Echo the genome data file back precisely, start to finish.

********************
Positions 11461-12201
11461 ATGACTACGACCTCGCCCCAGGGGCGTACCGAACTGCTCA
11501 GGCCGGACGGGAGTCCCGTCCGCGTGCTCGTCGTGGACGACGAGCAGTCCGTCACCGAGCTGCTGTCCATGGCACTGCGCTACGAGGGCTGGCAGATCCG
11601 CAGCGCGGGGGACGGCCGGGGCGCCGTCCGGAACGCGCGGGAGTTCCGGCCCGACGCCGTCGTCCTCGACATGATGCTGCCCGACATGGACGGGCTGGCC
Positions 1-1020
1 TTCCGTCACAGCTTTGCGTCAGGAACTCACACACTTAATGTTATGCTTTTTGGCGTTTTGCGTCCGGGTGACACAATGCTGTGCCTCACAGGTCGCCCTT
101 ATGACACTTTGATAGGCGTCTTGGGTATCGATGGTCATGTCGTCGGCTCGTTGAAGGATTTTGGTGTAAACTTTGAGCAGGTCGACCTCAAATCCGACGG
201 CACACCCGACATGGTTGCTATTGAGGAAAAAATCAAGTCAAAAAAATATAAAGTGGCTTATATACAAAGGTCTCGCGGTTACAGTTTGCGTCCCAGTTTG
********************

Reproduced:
Positions 11461-12201
11461 ATGACTACGACCTCGCCCCAGGGGCGTACCGAACTGCTCA
11501 GGCCGGACGGGAGTCCCGTCCGCGTGCTCGTCGTGGACGACGAGCAGTCCGTCACCGAGCTGCTGTCCATGGCACTGCGCTACGAGGGCTGGCAGATCCG
11601 CAGCGCGGGGGACGGCCGGGGCGCCGTCCGGAACGCGCGGGAGTTCCGGCCCGACGCCGTCGTCCTCGACATGATGCTGCCCGACATGGACGGGCTGGCC
Positions 1-1020
1 TTCCGTCACAGCTTTGCGTCAGGAACTCACACACTTAATGTTATGCTTTTTGGCGTTTTGCGTCCGGGTGACACAATGCTGTGCCTCACAGGTCGCCCTT
101 ATGACACTTTGATAGGCGTCTTGGGTATCGATGGTCATGTCGTCGGCTCGTTGAAGGATTTTGGTGTAAACTTTGAGCAGGTCGACCTCAAATCCGACGG
201 CACACCCGACATGGTTGCTATTGAGGAAAAAATCAAGTCAAAAAAATATAAAGTGGCTTATATACAAAGGTCTCGCGGTTACAGTTTGCGTCCCAGTTTG